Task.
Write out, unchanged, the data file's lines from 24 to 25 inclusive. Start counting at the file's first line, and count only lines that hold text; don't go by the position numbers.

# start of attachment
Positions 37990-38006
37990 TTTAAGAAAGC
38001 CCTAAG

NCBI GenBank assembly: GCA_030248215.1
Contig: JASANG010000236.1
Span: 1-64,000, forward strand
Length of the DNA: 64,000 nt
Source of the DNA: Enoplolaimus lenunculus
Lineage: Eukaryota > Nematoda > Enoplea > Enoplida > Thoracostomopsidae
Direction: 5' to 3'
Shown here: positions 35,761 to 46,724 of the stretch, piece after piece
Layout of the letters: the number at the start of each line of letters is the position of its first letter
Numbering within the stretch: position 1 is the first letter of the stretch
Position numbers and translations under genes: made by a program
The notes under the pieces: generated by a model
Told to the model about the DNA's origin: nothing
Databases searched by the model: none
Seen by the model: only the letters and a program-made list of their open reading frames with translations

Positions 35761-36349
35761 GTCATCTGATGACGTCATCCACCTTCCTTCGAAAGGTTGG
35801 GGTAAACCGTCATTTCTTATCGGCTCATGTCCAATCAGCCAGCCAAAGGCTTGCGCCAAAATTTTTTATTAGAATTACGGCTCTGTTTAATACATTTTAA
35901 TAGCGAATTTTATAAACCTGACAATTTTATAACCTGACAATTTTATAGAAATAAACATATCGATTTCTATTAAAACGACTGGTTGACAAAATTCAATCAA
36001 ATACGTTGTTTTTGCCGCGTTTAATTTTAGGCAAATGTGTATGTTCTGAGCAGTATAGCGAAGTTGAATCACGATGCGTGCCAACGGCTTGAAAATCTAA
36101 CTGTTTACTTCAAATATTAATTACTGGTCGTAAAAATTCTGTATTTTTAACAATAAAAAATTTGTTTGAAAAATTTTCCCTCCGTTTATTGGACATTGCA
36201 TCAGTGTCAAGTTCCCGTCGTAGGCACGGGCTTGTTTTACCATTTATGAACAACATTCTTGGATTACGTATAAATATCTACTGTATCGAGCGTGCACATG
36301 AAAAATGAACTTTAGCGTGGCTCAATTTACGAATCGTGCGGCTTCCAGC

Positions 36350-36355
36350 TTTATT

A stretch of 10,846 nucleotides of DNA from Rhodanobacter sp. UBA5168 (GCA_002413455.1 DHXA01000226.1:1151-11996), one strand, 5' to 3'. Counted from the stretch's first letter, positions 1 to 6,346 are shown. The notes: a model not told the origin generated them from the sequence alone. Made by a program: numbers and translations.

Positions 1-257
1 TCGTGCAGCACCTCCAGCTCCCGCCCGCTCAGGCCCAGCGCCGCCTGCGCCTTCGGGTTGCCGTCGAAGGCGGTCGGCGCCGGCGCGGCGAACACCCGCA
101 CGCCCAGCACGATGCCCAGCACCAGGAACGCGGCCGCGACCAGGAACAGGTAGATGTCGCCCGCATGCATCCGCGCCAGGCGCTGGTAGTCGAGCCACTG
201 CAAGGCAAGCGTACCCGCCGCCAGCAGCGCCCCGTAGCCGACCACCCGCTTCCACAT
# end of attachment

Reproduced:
36101 CTGTTTACTTCAAATATTAATTACTGGTCGTAAAAATTCTGTATTTTTAACAATAAAAAATTTGTTTGAAAAATTTTCCCTCCGTTTATTGGACATTGCA
36201 TCAGTGTCAAGTTCCCGTCGTAGGCACGGGCTTGTTTTACCATTTATGAACAACATTCTTGGATTACGTATAAATATCTACTGTATCGAGCGTGCACATG